# Re: SQL, related records (quotes)

Date: Sun, 26 Jun 2005 10:57:27 +0200

Message-ID: <42be6df6$0$17620$e4fe514c_at_news.xs4all.nl>

Dan Guntermann wrote:

> mAsterdam wrote:

*>
*

>>Stefan Rybacki wrote: >> >>>mAsterdam wrote: >>> >>>>mAsterdam wrote: >>>> >>>>>Stefan Rybacki wrote: >>>>> >>>>>>mAsterdam wrote: >>>>>> >>>>>>>Jan Hidders wrote: <snip> >>>>>>>>Are you sure the relation describes always a tree? >>>>>>> >>>>>>>Values like >>>>>>>QuoteNo PreviousQuoteNo >>>>>>> 3 6 >>>>>>> 6 3 >>>>>>> >>>>>>>or just >>>>>>>QuoteNo PreviousQuoteNo >>>>>>> 3 3

> <snip>

>>>>>Consider adding these constraints: QuoteNo as key, >>>>>and PreviousQuoteNo as foreign key to QuoteNo. >>>>> >>>>>Only now we have the intended tree-consistency. >>>>>The circular states mentioned above are inconsistent with the >>>>>constraints, and I can't add these values by hand or by algorithm. >>>> >>>>Oops - still not good enough. >>> >>>It should be good enough for an insert but not for an update, or did I >>>forget something? >> >>Exactly. Now in this specific situation a check constraint, >>PreviousQuoteNo < QuoteNo, would do the trick (I hope am not still >>forgetting something). >> >>Is there a more generic way to get the wanted tree-garantuee? >>Sigh. No escape - I'll just have to buy Celko's book :-)

*>*

*>*

> I'll have to get Celko's book myself, I guess.

*>*

*> Ideally and abstractly, I think something like this would work:*

*>*

*> hierarchies(child_vertex *vertex*, parent_vertex *vertex*,*

*> CONSTRAINT primary_key (child_vertex),*

*> CONSTRAINT CHECK (child_vertex <> parent_vertex),*

*> CONSTRAINT CHECK ****ANTISYMMETRIC******> );*

*>*

A few questions:

1. Did you just forget the foreign key constraint

(child_vertex referencing parent_vertex) or did you leave it out for a purpose?

2. Both the '<>' and the ****ANTISYMMETRIC**** constraint serve to

establish that 'hierarchies' can just contain hierarchies (trees)
indeed.

What is special about the '<>' constraint? Shouldn't it be included
in the (as yet magical) ****ANTISYMMETRIC**** constraint?

3. Would ****NOLOOP*** (some other as yet magical constraint over

child_vertex and parent_vertex) suggest the same mechanics to you as ****ANTISYMMETRIC**** ?

4. (should have been the first Q to the OP - to late for that I guess:)

What does one tuple mean / what is the predicate for 'hierarchies'?

5. (Proposal, not really a question) Let's isolate the roots

(PS: later I saw that you already did just that)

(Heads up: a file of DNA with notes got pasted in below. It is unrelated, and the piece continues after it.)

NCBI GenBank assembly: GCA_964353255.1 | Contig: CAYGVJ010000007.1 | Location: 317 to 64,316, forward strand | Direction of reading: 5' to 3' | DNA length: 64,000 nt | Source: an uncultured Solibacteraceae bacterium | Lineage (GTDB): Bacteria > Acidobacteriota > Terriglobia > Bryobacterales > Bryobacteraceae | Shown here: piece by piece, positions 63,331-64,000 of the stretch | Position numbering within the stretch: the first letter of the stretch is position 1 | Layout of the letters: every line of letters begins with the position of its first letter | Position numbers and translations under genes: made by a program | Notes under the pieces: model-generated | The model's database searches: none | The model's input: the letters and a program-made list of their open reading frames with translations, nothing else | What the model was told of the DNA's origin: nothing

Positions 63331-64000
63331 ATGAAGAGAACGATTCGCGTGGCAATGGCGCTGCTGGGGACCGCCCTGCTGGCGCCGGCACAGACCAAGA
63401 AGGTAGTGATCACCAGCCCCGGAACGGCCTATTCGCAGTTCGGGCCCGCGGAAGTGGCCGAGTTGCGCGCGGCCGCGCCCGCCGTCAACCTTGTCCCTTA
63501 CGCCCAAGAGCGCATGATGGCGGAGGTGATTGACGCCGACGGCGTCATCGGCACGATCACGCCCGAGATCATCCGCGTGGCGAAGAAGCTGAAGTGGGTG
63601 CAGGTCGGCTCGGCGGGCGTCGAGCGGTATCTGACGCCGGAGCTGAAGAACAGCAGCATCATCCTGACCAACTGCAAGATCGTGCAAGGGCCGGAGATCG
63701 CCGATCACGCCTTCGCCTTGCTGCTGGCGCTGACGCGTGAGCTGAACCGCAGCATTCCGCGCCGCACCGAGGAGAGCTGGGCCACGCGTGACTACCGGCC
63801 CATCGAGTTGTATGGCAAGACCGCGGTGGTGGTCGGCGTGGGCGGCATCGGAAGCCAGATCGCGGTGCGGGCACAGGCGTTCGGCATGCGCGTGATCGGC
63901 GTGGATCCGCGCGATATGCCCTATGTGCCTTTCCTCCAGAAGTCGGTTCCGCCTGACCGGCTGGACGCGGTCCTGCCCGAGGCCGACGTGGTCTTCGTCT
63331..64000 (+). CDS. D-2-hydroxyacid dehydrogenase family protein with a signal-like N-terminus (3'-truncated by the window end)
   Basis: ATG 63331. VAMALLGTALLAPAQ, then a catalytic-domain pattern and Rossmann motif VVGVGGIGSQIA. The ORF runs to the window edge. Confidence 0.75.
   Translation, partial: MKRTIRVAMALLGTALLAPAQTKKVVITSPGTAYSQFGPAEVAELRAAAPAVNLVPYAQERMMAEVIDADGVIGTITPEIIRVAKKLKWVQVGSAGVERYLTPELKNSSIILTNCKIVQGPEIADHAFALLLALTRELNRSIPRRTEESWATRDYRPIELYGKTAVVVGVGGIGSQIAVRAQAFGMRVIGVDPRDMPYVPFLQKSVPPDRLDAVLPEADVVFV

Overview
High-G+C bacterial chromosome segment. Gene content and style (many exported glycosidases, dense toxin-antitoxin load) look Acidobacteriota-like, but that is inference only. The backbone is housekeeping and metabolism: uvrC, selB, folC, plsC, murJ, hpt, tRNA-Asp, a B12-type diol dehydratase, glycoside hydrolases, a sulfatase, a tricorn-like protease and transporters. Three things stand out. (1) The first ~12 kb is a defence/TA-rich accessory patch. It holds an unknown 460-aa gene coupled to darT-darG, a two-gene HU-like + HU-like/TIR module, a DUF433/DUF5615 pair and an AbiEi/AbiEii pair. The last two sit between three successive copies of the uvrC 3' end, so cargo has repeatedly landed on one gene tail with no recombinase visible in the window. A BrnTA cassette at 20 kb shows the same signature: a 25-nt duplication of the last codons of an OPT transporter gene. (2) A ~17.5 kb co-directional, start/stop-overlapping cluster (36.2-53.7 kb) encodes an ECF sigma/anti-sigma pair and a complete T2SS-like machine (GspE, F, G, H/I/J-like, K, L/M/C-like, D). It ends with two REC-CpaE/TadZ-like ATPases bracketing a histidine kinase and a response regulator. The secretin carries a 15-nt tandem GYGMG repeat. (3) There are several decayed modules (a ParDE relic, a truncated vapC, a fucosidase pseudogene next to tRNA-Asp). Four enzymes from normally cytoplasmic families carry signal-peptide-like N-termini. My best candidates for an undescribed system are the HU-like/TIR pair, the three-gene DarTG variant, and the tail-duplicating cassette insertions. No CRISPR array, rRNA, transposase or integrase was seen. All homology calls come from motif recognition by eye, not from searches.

> This ideal but unachievable representation would solve the problem and it

*> enforces:
**> * a single root vertex for any hierarchy.
**> * a single parent for any child vertex and allows for multiple children for
**> any parent.
**> * ensures an nonreflexive property and thus eliminates the self-referential
**> cyclic issue.
**> * eliminates the possibility of a cycle between a root and single child
**> with the antisymmetric constraint.
**> * eliminates the possibility for indirect cycles by virtue of the
**> constraint that any given vertex can only have one parent.
**>
**> But alas, not many implementations allow for assertions of antisymmetry,
**> though it could be done with a trigger.
*

Let's forget implementation for now and focus on minimal needs.

> This approach would enforce the

*> condition that
**> for all (child, parent) relationships that are members of hierarchies, there
**> does not exist a tuple of (parent, child). It also has the limiting factor
**> of disallowing single node hierarchies.
**>
**> Another possibility that is not quite as clean is to model the following. I
**> am using a bastardized notation of course:
**> roots(root_vertex *vertex*,
**> CONSTRAINT KEY root_vertex),
**> CONSTRAINT NOT EXISTS (select 'x'
**> FROM
**> hierarchies
**> WHERE
**> current.root_index = hierarchies.child_index);
**>
**> hierarchies(child_vertex *vertex*, parent_vertex *vertex,
**> CONSTRAINT primary_key (child_vertex),
**> CONSTRAINT CHECK (child_vertex <> parent_vertex),
**> CONSTRAINT NOT EXISTS (SELECT 'x'
**> FROM
**> roots
**> WHERE
**> roots.root_vertex = current.child_vertex),
**> CONSTRAINT EXISTS (SELECT 'x'
**> FROM
**> roots
**> WHERE
**> roots.root_vertex = current.parent_vertex
**>
**> AND NOT EXISTS (SELECT 'x'
**>
**> FROM roots r2
**>
**> WHERE r2.child_index =
**> current.parent_index) );
*

Hmm... the formatting makes this a tough read.

FROM roots WHERE roots.root_vertex = current.child_vertex

)no children are root. Ok.

EXISTS ( SELECT 'x' FROM roots

WHERE roots.root_vertex = current.parent_vertex)

all parents should be root? To restrictive.

To check we should have something like this:
A length 1 loop:

Values:

parent_vertex child_vertex 3 3

can't be in 'hierarchies', it will be rejected by 'CONSTRAINT CHECK (child_vertex <> parent_vertex)'. Good.

A length 2 loop:

Values:

parent_vertex child_vertex 3 6 6 3

can't be in 'hierarchies', it will be rejected by ???.

A length 3 loop:

Values:

parent_vertex child_vertex 3 6 6 7 7 3

can't be in 'hierarchies', it will be rejected by ???.

> The last constraints, which are DB constraints, of the tables would most

*> likely have to be implemented as a database constraint either with trigger
**> logic or by modeling manipulation within the scope of a transaction boundary
**> from the application side. This overcomes the obstacle that a hierarchy
**> could conceivably be composed of a single root node.
*

The non-hierarchy hierarchy.

Do I care wether it is in or out?

Let's take the easy road. Out.
Received on Sun Jun 26 2005 - 10:57:27 CEST